The Lenten Season

The Lenten Season

“Now after John was arrested, Jesus came into Galilee, proclaiming the gospel of God, and saying, ‘The time is fulfilled, and the kingdom of God is at hand; repent, and believe in the gospel.”

Mk 1:14–15

The Lenten Season is upon us, commencing yesterday, Ash Wednesday, and continuing through to the celebration of the Paschal Mystery (Easter Triduum) that ends on April 15. For the Catholic Church, Lent is the primary penitential season of the liturgical year, marked by such activities as receiving ashes, reading daily devotionals, making pilgrimages, and voluntary fasting.

The ritual of Lent that we observe today has its origin in two traditions. The first is in pre-Christian celebrations held to welcome Spring. In fact, the word lent derives from the Anglo-Saxon word lencten, which means “springtime” and referred to the gradual lengthening of daylight during the transition from Winter to Spring.

In the early days of Christianity, this celebratory time of year coincided with the preparation for the Easter feast, or Pascha, which lasted one to two days; there is record of Saint Iranaeus of Lyons speaking of a forty-hour preparation for Easter. In those days, however, the Easter vigil was closely tied into baptismal rituals. Candidates for baptism into the Church underwent a period of fasting and preparation to support a Christian lifestyle. Gradually, this ritual evolved into both baptismal candidates and those already baptized participating in the tradition of fasting and penance.

By the fourth century, Lent had become an annual spiritual ritual when Christians prepared for the upcoming celebration of Christianity’s fundamental belief—the Resurrection of Christ. Forty* days of preparation and penitence for the Easter vigil was first mentioned in teachings from the Council of Nicaea (AD 325); after the Council, the Lenten period was officially fixed at forty days.

Why forty days? While the number 40 is significant in the Bible—Noah and the Flood, Moses on Mount Sinai, the Hebrews wandering in the desert—forty days of Lent reflects the amount of time Jesus spent in the desert fasting and praying before starting his ministry.

Lent is, as Pope John Paul II noted, a “summons to penitential living.” When we are marked with ashes on Ash Wednesday, we are reminded that life is transitory and we are destined to die; we acknowledge the desire to one day be with Jesus in Heaven. When we are marked ashes, we proclaim that we are accepting a life of penance; we acknowledge the desire to “repent, and believe in the gospel.”

As we prepare for Easter, we use these days of Lent to fully understand and embrace the sacrifice Jesus made for us on the Cross. Like Jesus in the desert, we pray and we fast. We acknowledge the temptations of this world and find strength in the knowledge of the plan of salvation devised by the Father and made possible through our Lord and Savior, Jesus Christ.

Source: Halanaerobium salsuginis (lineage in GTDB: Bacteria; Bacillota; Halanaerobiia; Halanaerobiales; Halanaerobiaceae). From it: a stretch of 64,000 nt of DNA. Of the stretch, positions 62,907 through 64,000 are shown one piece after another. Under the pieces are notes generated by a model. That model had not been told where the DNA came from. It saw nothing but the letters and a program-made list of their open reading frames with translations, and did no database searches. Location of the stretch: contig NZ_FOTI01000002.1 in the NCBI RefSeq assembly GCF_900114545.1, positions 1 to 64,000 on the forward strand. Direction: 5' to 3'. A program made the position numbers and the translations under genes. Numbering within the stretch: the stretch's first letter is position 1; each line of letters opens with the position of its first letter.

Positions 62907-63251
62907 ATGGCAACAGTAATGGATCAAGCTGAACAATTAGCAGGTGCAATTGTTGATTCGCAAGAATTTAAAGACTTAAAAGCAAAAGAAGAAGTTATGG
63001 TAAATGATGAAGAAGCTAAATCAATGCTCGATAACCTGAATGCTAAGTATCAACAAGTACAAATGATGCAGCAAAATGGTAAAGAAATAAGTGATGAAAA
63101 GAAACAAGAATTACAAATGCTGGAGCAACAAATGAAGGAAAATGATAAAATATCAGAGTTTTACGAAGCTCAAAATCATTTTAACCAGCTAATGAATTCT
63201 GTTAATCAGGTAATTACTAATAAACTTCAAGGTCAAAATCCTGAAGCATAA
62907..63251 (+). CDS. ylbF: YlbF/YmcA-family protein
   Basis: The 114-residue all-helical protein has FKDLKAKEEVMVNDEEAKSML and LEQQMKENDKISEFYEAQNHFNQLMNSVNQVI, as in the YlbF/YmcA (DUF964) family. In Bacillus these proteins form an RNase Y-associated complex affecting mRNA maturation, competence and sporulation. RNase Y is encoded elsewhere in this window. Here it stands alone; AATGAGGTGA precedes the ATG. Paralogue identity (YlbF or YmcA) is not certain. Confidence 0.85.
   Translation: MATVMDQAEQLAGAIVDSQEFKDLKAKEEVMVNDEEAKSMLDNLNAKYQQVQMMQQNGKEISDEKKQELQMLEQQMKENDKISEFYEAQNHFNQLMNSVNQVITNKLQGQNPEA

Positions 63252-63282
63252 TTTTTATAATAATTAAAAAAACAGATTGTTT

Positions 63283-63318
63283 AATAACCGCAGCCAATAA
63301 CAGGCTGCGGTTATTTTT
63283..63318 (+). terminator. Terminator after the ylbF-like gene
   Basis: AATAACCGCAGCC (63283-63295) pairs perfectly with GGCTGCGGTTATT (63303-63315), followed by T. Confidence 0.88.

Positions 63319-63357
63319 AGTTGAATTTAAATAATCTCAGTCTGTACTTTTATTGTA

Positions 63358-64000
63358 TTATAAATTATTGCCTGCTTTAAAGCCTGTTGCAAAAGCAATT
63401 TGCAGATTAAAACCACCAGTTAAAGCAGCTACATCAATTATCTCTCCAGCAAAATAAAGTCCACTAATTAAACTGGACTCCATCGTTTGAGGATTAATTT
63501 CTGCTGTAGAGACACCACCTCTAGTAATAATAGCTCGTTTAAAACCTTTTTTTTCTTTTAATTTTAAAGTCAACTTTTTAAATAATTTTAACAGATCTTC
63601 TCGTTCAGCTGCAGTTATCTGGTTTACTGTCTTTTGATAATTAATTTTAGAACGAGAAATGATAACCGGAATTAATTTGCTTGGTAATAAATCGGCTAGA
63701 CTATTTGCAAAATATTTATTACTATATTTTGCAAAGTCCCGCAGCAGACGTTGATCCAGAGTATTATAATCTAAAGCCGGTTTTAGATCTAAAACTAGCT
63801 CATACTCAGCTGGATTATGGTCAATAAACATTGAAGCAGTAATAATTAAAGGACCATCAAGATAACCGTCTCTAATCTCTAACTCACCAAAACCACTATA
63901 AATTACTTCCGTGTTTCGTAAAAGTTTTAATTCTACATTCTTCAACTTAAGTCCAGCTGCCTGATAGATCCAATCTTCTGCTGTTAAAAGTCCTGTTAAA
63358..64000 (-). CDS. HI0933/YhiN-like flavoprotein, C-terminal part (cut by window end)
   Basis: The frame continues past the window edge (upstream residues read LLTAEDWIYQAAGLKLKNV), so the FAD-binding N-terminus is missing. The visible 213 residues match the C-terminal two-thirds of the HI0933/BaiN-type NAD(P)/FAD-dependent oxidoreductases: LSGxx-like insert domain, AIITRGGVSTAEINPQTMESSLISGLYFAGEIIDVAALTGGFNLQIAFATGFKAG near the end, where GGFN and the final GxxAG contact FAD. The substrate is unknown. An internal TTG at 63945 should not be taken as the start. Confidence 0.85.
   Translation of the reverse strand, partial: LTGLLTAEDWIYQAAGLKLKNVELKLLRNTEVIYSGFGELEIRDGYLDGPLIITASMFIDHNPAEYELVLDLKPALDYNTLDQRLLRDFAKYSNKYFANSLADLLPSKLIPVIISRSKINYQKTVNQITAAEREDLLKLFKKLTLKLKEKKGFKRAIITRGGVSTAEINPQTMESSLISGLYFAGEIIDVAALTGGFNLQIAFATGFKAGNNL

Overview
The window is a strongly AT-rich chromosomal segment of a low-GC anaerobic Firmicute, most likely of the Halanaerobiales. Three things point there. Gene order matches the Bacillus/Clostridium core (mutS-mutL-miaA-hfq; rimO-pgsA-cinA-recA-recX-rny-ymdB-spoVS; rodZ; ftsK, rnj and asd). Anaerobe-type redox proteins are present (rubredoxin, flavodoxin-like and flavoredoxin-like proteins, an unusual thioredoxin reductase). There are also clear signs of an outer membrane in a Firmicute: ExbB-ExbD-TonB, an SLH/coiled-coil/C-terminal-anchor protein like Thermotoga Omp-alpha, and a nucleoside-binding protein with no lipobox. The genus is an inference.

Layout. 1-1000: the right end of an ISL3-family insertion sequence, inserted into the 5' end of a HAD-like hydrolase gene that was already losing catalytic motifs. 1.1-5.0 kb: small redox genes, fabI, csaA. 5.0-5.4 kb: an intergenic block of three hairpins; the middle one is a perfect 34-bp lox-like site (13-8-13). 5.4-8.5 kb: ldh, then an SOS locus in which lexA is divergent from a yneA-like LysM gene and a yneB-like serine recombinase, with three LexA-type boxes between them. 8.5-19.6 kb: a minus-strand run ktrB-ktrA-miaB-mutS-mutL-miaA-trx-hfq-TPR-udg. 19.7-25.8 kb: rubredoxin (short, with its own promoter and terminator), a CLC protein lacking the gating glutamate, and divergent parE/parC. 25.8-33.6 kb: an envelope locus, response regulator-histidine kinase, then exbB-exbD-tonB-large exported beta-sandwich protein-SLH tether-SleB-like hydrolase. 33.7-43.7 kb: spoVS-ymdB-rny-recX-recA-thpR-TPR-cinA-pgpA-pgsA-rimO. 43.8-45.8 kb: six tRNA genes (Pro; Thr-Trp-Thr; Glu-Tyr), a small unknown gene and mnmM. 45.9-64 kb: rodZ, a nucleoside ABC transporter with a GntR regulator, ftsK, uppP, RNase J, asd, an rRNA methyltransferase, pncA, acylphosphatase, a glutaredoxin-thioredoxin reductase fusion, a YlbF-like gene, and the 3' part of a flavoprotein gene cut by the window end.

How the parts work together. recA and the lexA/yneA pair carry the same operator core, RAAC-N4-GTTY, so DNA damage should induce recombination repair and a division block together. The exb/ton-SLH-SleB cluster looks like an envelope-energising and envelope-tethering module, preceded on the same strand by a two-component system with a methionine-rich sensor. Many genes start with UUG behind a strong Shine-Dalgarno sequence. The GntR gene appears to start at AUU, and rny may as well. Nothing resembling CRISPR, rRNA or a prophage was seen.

Lent officially ends with the proclamation of the Exsultet, “Rejoice, O Heavenly Powers,” during the Mass of Holy Saturday.


  • Shrove Tuesday: From whence does “Shrove Tuesday” get its name? In early Christianity, Christians went to confession before the start of Lent, on the Tuesday before Ash Wednesday. The Middle English word shriven means “confession”; hence, Shrove (confession) Tuesday.
  • Pretzels: During the holy season of Lent, early Christians were not allowed to use eggs, milk, or fat. Because of this, European Christians made dough of flour, water, and salt only. They rolled the dough into small breads, shaping them into the form of arms crossed in prayer. These bracellae—“little arms” in Latinwere called “bretzel” by the Germans. Today, we know them as pretzels.


While March 1 to April 15 constitutes forty-six days, the six Sundays occurring during the Lenten Season are not counted because Sunday is a feast day and the rigors of Lenten fasting are in abeyance; hence, Lent is forty days.

Robert M. Randolph graduated summa cum laude from Texas Christian University and received a Fulbright scholarship to attend Goethe University in Germany. He served with the U.S. Army Intelligence Service during the Berlin Wall and Cuban Missile Crises, and then began a 35-year career as a civil trial attorney. Mr. Randolph is a Knight of Magistral Grace in the Order of Malta, a member of St. Patrick Cathedral parish in Fort Worth, and a member of the Personal Ordinariate of the Chair of St. Peter.